PC1/3 is an enzyme that performs the proteolytic cleavage of prohormones to their intermediate (or sometimes completely cleaved) forms. It is present only in neuroendocrinecells such as brain, pituitary and adrenal, and most often cleaves after a pair of basic residues within prohormones but can occasionally cleave after a single arginine. It binds to a protein known as proSAAS, which also represents its endogenous inhibitor. PC1 is synthesized as a 99 kDa proform quickly converted to an 87 kDa major active form, which itself is nearly completely cleaved to a 66 kDa active form within neuroendocrine cells.
Proprotein convertase 1 is the enzyme largely responsible for the first step in the biosynthesis of insulin. Following the action of proprotein convertase 1, a carboxypeptidase is required to remove the basic residues from the processing intermediate and generate the bioactive form of insulin. Another prohormone convertase, proprotein convertase 2 plays a more minor role in the first step of insulin biosynthesis, but a greater role in the first step of glucagon biosynthesis. The knockout of proprotein convertase 1 is not lethal in mice or humans, most likely due to the presence of the second convertase, although mice lacking proprotein convertase 1 activity show a number of defects including slow growth.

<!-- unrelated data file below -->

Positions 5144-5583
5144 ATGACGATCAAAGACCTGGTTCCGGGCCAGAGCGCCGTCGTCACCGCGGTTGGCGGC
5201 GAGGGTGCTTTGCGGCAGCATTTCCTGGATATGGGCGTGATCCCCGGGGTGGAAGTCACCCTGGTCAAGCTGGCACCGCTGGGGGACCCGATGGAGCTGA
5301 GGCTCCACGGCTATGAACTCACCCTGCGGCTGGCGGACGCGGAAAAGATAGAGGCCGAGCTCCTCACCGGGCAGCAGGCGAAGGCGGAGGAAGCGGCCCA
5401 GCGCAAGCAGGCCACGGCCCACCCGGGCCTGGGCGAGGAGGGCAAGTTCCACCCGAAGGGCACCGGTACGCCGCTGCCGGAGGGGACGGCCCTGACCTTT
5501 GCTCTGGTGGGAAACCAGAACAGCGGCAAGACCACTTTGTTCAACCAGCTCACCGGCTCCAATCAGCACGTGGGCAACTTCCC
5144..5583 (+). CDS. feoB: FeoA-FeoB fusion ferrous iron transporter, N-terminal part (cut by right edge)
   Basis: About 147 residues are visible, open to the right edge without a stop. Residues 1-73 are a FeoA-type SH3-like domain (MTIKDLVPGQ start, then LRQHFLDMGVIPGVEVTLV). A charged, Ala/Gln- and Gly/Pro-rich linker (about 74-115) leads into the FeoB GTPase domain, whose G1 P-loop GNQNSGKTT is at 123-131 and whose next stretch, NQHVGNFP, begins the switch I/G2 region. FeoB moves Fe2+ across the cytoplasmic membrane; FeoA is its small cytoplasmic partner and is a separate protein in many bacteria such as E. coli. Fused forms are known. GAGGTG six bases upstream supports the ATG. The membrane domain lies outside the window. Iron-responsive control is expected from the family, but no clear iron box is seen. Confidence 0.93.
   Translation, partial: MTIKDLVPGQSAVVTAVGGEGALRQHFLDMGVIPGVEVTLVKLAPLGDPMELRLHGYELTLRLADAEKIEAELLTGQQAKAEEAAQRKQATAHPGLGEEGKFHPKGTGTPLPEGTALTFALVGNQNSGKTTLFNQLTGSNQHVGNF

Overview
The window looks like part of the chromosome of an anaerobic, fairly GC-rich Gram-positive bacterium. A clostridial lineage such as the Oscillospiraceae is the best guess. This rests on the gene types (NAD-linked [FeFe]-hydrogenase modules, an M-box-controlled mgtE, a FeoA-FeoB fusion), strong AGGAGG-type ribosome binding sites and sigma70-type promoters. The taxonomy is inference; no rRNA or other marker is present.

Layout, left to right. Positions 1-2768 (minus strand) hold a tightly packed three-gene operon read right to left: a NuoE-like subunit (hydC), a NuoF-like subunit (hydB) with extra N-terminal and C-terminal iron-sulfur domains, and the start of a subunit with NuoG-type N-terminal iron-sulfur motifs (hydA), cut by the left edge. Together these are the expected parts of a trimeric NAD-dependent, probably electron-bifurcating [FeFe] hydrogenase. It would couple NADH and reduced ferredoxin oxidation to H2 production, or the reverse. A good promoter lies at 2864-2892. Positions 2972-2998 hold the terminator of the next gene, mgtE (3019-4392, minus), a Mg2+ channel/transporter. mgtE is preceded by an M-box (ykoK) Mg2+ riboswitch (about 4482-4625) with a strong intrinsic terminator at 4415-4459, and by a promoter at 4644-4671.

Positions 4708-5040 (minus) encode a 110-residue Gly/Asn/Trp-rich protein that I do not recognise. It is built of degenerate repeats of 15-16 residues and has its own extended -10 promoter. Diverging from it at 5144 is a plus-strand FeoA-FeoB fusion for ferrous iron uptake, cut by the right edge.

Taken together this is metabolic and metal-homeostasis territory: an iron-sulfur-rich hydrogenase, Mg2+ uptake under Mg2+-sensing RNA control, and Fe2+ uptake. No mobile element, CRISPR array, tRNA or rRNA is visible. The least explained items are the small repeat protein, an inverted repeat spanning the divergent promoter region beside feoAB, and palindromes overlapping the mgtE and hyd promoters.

Proprotein convertase 1 is a calcium (Ca2+) activated serine endoprotease (meaning that a serine residue is part of the active site that hydrolyzes the peptide bond within the substrate). It is related to the bacterial enzyme known as subtilisin. There are nine subtilisin homologs in mammals; in addition to proprotein convertase 1 and 2, other members of this enzyme family include furin, PACE4, PC4, PC5/6, PC7/8, PCSK9, and SKI1/S1P.
^Seidah NG, Mattei MG, Gaspar L, Benjannet S, Mbikay M, Chrétien M (September 1991). "Chromosomal assignments of the genes for neuroendocrine convertase PC1 (NEC1) to human 5q15-21, neuroendocrine convertase PC2 (NEC2) to human 20p11.1-11.2, and furin (mouse 7[D1-E2] region)". Genomics. 11 (1): 103–7. doi:10.1016/0888-7543(91)90106-O. PMID1765368.